Buyers Would Pay More To Copy Digital Music

from the music-industry-will-misunderstand... dept

The latest out of Jupiter Research is that consumers want ownership of the music they get. They want to be able to copy any music they buy, so that they can listen to it in multiple places. In fact, the research suggests they’re willing to pay a premium for music that has no restrictions. There’s also the flip side of this, which is that they’re not very interested in any music with copy protection schemes. Since the entire music industry seems to be focused on how to add in copy protection, this just shows how backwards the music industry is right now. They’re actively working on building a system that makes their product less valuable to their customers. It’s anti-marketing – providing your customers with exactly what they don’t want.

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Comments on “Buyers Would Pay More To Copy Digital Music”

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dan says:

Copy Protection and Fair Use

I’ve thought about copy protection a little bit, and I haven’t figured out how any implementation of it would satisfy consumers. Think about it… consumers want to be able to use music files, for example, on any and all of their devices. How could this be implemented?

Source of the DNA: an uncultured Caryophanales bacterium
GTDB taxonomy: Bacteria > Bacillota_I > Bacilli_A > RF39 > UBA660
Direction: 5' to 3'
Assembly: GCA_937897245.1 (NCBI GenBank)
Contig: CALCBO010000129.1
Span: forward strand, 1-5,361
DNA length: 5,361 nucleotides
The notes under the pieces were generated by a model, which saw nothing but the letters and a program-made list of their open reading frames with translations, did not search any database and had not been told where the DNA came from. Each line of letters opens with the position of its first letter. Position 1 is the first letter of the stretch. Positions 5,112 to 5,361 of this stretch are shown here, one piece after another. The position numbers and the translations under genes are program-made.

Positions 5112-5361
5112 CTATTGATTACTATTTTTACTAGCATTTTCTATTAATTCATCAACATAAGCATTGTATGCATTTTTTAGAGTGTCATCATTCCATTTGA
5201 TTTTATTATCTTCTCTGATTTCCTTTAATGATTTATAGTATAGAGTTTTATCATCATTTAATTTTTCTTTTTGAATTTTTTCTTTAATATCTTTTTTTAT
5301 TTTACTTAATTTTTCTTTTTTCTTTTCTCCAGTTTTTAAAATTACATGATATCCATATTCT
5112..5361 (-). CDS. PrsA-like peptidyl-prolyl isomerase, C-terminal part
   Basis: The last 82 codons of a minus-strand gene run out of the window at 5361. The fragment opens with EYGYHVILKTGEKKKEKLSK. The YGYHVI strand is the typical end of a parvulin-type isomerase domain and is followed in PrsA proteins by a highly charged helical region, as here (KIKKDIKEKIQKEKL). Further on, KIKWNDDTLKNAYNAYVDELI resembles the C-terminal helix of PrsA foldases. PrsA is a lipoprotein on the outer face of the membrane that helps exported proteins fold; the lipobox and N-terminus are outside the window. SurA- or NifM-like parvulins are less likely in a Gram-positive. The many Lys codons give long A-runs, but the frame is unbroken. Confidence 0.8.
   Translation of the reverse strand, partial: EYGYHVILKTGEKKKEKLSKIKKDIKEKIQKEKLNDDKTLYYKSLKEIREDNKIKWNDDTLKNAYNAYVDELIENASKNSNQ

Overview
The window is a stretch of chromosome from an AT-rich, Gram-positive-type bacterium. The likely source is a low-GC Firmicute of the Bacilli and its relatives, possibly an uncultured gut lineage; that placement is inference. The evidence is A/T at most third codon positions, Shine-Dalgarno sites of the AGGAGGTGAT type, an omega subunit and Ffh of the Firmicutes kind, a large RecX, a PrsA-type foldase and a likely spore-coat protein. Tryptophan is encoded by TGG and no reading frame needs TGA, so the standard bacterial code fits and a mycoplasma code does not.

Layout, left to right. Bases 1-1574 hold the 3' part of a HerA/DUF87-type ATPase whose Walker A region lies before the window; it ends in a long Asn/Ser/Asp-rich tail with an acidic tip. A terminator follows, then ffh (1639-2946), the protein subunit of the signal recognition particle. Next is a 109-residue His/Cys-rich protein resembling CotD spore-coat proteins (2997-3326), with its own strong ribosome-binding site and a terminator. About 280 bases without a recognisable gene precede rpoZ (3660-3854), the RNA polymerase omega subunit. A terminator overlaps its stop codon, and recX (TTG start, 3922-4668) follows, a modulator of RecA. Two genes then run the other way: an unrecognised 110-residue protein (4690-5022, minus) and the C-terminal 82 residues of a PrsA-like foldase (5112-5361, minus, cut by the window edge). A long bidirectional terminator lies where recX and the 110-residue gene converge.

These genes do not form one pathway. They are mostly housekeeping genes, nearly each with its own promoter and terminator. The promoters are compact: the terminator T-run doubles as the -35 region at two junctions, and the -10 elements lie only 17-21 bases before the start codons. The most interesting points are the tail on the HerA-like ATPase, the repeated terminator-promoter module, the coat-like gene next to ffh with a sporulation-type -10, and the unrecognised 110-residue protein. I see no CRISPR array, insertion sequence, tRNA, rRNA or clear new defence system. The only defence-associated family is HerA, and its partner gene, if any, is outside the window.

1) All the hyper-mega-corporations get together and create a central database where a consumer would register their devices to ?enable? them to play music that they have purchased. Of course you would have to limit the number of devices that a consumer could have “active” at any time to limit misuse of the system. Oh, and every device is going to have to connect to this database somehow, which would be too expensive to implement. Odds of this happening are about zero.

2) Create a “universal” storage medium that files can be copied onto but not from. Well, since there are now seemingly about a 1000 different digital storage mediums (e.g., compact flash, hard drives, secure digital, mini secure digital.. you get the idea), you just aren’t going to have a “universal” format like CDs in the future. Not going to happen.

3) Beats me???

Ok, so what do you do? Well if you are a hyper-mega corporation, you just throw out fair use and keep working on copy protection. A good example of this is AOL’s recent announcement of their TIVO-like service. That is, a service which does far less than TIVO currently does, just to retain complete control over the content. Consumers aren’t going to buy it.

What the hyper-mega corporations should do is to forget about copy protection and get on with innovation and a fair business model for everyone. I’d pay for a service where I can download any type of music I want, use it on any device I want and feel good about it because I am directly supporting the artist’s whose music I’ve downloaded (not just Michael Jackson and Madonna as is the current case). Of course, such a service would be disruptive to the current music-distribution oligopoly, so odds of this happening are about zero too.

However, just think about how cool a digital music service could really be… part Amazon user recommendations, part Kazaa P2P, part all-you-can-eat buffet, part… ok, I?m dreaming now.


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